review ´ Aping Mankind

Raymond Tallis à 3 read

Aping Mankind

Account of humanity He suggests that seeing ourselves as animals may lead us to find reasons for treating others as less than human. A very good antidote to Neuroscience and Evolutionary Psychology overreach Fascinating things have come from the study of our brains and our evolutio

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Tallis argues that the rise of biologism has serious conseuences and demonstrates that by denying human uniueness and minimizing the. I actually finished this a week after getting it early last month It s one of those books that I wrote lots of notes alongside and I haven t yet had

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Differences between humans and their nearest animal kin it misrepresents what we are offering a grotesuely simplified and degrading. I ve enjoyed the Tallis style of fisticuffs ever since I first read his barbed assault on post structuralism in Not Saussure In the last 15 years I v


About the Author: Raymond Tallis

Professor Raymond Tallis is a philosopher poet novelist and cultural critic and was until recently a physician and clinical scientist In the Economist's Intelligent Life Magazine Autumn he was listed as one of the top living polymaths in the worldBorn in Liverpool in one of five children he trained as a doctor at Oxford University and at St Thomas' in London before going on to be.



10 thoughts on “Aping Mankind

  1. says:

    Tallis takes on neuroscientists and evolutionary psychologists who he argues reduce humans to beasts We have bodily functions like animals but beyond that we're ualitatively different and exceptional Our distinctive trait is consciousness which has nothing to do with our biologyTallis has this theory about the development of consciousness Our upright bipedal position frees our hands During our development as individuals and as a species w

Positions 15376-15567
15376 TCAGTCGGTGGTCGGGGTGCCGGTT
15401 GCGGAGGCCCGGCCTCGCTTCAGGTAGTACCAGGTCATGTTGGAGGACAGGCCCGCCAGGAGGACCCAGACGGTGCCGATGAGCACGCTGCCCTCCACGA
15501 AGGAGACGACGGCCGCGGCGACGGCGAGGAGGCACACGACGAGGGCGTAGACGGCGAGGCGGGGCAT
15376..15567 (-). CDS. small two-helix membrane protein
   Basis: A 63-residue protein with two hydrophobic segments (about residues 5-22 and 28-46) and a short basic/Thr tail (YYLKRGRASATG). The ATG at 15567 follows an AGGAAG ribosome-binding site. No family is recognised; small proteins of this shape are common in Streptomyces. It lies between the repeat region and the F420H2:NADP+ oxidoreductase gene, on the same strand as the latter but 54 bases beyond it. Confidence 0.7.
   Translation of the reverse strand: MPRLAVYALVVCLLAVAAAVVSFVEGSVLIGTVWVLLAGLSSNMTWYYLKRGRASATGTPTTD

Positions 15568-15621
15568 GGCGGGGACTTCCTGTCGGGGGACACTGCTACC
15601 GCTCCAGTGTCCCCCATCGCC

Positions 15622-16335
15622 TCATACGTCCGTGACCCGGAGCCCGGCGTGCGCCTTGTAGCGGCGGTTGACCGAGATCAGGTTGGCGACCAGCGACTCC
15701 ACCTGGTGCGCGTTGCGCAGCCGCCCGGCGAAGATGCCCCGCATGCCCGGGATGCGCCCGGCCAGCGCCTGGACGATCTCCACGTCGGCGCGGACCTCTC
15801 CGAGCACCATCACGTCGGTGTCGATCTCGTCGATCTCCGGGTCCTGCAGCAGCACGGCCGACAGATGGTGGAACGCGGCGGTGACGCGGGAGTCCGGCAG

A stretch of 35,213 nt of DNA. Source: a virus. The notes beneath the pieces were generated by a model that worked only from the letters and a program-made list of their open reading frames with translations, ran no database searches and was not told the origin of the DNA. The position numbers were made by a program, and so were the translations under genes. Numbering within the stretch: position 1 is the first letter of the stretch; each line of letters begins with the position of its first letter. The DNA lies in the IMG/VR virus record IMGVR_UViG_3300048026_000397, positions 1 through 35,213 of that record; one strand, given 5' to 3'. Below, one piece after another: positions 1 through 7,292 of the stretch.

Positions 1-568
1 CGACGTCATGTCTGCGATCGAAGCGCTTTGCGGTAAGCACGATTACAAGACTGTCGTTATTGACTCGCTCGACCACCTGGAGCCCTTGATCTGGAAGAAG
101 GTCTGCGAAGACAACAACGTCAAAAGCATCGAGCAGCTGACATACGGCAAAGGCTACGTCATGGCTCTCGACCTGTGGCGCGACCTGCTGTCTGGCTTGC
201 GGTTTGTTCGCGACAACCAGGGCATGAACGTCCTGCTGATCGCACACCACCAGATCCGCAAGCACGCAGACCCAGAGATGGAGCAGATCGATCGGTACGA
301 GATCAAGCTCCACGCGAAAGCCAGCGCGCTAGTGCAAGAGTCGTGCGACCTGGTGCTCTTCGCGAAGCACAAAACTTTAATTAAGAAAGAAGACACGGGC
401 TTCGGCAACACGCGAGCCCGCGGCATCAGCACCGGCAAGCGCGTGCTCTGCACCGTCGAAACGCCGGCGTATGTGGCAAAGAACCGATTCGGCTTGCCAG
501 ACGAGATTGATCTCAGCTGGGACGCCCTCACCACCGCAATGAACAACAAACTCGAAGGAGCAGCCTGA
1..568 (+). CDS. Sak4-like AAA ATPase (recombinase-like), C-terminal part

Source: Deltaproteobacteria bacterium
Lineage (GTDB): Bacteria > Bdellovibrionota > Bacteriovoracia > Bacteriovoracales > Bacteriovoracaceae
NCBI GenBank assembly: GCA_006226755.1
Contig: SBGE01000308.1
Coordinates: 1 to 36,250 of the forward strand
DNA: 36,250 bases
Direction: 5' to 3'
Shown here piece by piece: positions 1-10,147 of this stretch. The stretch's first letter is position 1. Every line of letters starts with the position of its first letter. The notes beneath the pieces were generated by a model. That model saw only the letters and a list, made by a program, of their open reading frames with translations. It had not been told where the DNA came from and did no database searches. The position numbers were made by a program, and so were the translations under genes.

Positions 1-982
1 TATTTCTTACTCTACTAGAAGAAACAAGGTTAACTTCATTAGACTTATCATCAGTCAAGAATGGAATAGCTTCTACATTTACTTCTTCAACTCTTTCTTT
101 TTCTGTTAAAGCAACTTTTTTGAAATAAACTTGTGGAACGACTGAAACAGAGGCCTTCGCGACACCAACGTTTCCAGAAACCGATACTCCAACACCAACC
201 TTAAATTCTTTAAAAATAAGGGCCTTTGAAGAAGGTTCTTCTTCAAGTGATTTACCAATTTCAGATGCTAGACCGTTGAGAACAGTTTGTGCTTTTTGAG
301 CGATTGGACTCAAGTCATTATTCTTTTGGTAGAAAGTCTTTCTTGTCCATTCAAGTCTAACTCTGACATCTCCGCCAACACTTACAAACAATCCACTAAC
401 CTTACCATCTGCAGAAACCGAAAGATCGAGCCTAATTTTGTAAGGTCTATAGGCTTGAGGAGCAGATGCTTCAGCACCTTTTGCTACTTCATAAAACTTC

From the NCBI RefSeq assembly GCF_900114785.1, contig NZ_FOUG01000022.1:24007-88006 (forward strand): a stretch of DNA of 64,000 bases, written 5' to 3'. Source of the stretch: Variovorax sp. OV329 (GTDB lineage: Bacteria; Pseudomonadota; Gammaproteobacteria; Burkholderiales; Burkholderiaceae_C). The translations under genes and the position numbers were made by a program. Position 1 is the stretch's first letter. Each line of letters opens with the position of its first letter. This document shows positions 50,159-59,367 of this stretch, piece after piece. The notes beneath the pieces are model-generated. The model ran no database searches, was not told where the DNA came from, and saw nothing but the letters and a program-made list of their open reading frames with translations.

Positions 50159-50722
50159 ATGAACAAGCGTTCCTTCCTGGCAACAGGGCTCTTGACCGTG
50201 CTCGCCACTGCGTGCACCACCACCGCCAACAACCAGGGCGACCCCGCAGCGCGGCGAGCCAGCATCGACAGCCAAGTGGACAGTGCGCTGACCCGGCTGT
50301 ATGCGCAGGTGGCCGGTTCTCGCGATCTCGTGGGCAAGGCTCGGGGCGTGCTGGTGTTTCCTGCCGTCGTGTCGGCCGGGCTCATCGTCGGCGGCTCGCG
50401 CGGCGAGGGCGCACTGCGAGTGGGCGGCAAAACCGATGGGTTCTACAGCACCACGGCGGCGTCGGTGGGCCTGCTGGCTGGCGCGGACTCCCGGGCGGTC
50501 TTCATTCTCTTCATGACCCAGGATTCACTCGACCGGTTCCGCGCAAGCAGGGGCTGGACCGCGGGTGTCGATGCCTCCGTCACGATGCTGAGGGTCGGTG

2. says:

    Raymond Tallis understands something that many in the cruder reaches of online atheism do not humanism and materialism are not only not synonymous but prove under relatively little scrutiny to be irreconcilable As soon as o

  3. says:

    I actually finished this a week after getting it early last month It's one of those books that I wrote lots of notes along

  4. says:

    Raymond Tallis plays the Renaissance Man learned in the sciences and humanities come to debunk the twin evils of Neuromania and Darwinitis in Aping Mankind Let me start off by pointing out where I'm in agreement with Tallis He didn't need to convince me that there is an epidemic of over inflated claims coming out of a collection of fields that might be termed neuro evolutionary studies I've increasingly found myself using his coinages tho

  5. says:

    I've enjoyed the Tallis style of fisticuffs ever since I first read his barbed assault on post structuralism in N

  6. says:

    The classic philosophers' debate about mind goes like this do we have nonphysical spiritsminds or does mind have a purely physical

  7. says:

    A very good antidote to Neuroscience and Evolutionary Psychology overreach Fascinating things have come from the

  8. says:

    This is a really hard read Tallis is obviously well read and a gifted thinker but this also makes him a hard read if the topics in science and philosophy are not things you are already familiar with as he is a name dropper and many of the names may mean nothing to you His writing style is also difficult at times

  9. says:

    Very very few books can claim to have changed my mind about something fundamental This one did Not an easy read tightly argued occasionally polemical and ultimately convincing me that my prior views were probably mistaken

  10. says:

    Tallis has written one very good book and one mediocre book and they are both between the same two covers The first half of Aping Mankind is a sweeping scathing and often hysterical demolition of the notion that the full panorama of human cognition can be reduced to neural activity Tallis's brilliance here is not simply

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